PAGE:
You wouldn’t follow a training program without tracking results, whether that’s a body fat percentage, 5k time or 1RM snatch. Nutrition can account for more of the changes you can create and have control over, so it is ludicrous to not consistently evaluate and re-evaluate their nutrition. People generally are notoriously poor at evaluating their diet. The average person thinks they have a healthy diet, but don’t. Even when obesity is an obvious problem, most people label their diet as healthy or mostly healthy.
The average Crossfitters thinks their nutrition is great, but is it? To really evaluate your nutrition, you need to know exactly what’s going on. If you never have before, it might be time to put your eating under the microscope with a food diary. Keep track of everything you eat and drink for 2 weeks, including the amounts and times. Note any bodily sensations and energy levels in workouts. It’s only with a hard, honest look at what’s going in will you be able to pinpoint where you’re going wrong. For the majority of people I work with, both athletes and clients looking to lose weight, a food diary produces “a-ha!” moments as the previously automatic, un-examined food behaviour is suddenly there in black and white.
4. Following the hype
You wouldn’t expect specific results from your training by just going with the flow. If I want to improve my snatch but spend too much time high-fiving over heavy bench press sessions, just because that’s what everyone else is doing, I’ll be ultimately disappointed. It’s certainly ok to say that being social is your priority and have fun doing it, but don’t be upset when you have a great bench press and a crappy snatch. The same goes for your nutrition. There will be little trends, supplements that everyone’s talking about, foods that are being praised or vilified, but you can’t be swayed by the hype. A solid plan, informed by what works for you (see notes on evaluating and adjusting above) is no match for flavour of the month.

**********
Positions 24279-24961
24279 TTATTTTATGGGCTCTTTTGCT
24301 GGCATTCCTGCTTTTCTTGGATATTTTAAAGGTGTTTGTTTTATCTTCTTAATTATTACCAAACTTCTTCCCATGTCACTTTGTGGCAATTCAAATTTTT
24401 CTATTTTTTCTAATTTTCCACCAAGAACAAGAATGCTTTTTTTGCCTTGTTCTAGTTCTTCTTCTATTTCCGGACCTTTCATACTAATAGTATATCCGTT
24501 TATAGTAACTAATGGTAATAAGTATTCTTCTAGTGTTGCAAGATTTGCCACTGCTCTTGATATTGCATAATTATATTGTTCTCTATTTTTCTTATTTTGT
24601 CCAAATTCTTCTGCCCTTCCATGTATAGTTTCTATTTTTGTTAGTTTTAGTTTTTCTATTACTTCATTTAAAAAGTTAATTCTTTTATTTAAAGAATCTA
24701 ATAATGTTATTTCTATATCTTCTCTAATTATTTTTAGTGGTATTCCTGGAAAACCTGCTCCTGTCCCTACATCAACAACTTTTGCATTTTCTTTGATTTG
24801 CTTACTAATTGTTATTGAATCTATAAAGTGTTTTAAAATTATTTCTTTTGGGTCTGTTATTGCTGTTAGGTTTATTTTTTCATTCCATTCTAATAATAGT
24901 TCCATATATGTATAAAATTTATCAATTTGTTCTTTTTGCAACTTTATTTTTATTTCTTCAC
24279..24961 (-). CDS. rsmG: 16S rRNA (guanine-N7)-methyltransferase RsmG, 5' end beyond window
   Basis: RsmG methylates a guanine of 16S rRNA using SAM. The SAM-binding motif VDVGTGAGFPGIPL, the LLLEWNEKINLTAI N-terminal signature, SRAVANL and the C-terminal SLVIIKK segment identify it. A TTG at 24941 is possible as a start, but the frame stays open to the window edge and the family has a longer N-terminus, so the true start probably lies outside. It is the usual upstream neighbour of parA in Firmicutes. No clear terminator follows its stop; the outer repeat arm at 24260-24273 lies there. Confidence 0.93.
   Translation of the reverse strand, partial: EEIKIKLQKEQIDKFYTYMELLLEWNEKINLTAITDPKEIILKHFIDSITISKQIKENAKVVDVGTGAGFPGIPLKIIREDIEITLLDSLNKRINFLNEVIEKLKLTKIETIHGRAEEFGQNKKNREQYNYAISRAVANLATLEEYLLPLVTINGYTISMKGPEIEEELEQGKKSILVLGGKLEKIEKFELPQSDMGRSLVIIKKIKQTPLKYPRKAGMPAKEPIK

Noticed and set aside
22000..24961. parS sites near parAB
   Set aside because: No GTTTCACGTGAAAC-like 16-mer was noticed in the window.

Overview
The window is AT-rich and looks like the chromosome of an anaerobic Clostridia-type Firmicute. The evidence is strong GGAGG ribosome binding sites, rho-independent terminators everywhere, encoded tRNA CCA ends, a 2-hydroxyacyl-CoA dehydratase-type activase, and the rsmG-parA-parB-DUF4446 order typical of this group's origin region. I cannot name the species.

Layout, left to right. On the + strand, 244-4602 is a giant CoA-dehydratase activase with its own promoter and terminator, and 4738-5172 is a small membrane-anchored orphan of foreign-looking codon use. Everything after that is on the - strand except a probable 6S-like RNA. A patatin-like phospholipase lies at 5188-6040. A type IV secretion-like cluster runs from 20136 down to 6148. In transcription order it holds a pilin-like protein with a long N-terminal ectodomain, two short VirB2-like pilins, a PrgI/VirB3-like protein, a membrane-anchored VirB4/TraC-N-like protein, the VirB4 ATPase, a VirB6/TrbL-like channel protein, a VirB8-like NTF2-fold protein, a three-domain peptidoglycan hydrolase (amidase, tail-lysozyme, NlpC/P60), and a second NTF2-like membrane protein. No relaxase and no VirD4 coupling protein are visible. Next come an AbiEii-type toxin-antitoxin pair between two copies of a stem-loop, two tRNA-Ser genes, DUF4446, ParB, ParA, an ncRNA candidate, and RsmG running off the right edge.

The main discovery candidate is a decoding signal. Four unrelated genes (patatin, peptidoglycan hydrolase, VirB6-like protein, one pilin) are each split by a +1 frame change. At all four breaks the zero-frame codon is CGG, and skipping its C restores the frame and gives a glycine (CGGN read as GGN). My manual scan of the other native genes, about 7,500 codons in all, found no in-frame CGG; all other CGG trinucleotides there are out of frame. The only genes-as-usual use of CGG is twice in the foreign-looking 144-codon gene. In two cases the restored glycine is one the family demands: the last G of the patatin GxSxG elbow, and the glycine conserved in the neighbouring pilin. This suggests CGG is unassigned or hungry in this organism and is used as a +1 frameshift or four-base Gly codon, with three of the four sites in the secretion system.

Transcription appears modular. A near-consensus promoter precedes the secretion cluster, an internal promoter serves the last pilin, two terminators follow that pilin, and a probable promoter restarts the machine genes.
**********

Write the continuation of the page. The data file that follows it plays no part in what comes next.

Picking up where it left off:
5. Nutrition Mistakes: Expecting it to be fair and equal
Yes, it’s not fair that you have that niggly mobility issue that requires consistent attention while that new guy steams in and muscle ups without any warm up. But hey, life’s like that. It’s not fair. And ignoring, denying or fighting that will only land you in a lot of pain and problems. Your nutritional needs can be lumped into the category of unfair, too. There will be those who seemingly fill themselves with junk and yet seem to fly through the stages you’d like to be achieving. You’ll meet that one who can WOD right after a meal or beat you every time on a diet of jelly babies. You can either tell yourself that if it works for them, it will work for you. Or you can deal with the hand you’re dealt. If you know that jelly babies make you fat and sluggish, then your best bet is to stop trying to demand that nature gave you a different digestive system and start coping with the facts.
The wonderful truth of life is that you are completely unique. We can’t expect to eat the same as someone else and get the same results. For every nutrition plan, subtle tweaks will have to made to account for your individual make up. There are also these odd cases that seem unaffected by junk food and we can’t get caught up in wondering why we aren’t the same. We have to work with what we’ve got. The same goes for changes throughout a lifetime. Age, illness, lifestyle all have an effect on our nutritional needs and can lead to nutritional mistakes. It’s not fair, for instance, that old bodies don’t process McDonalds the same as young ones, but this is something you are strong enough to handle if you can stop struggling against reality.
I write with the basic assumption that you have made an effort to clean up your diet and avoiding nutrition mistakes since starting Crossfit. But I’m aware that this might be inaccurate. The hard honest truth is that won’t see the best results in your physique or your performance without attending to your nutrition. Thinking that you can out-WOD your junk food diet, not paying attention to your nutrition and cycling through times when you are “on” and “off” a plan will produce no results. You can work like a beast and have the tummy of a CareBear. Decide on your priorities. If you really want to see an improvement in your athletic potential, your body fat, your lean mass – take ownership of it.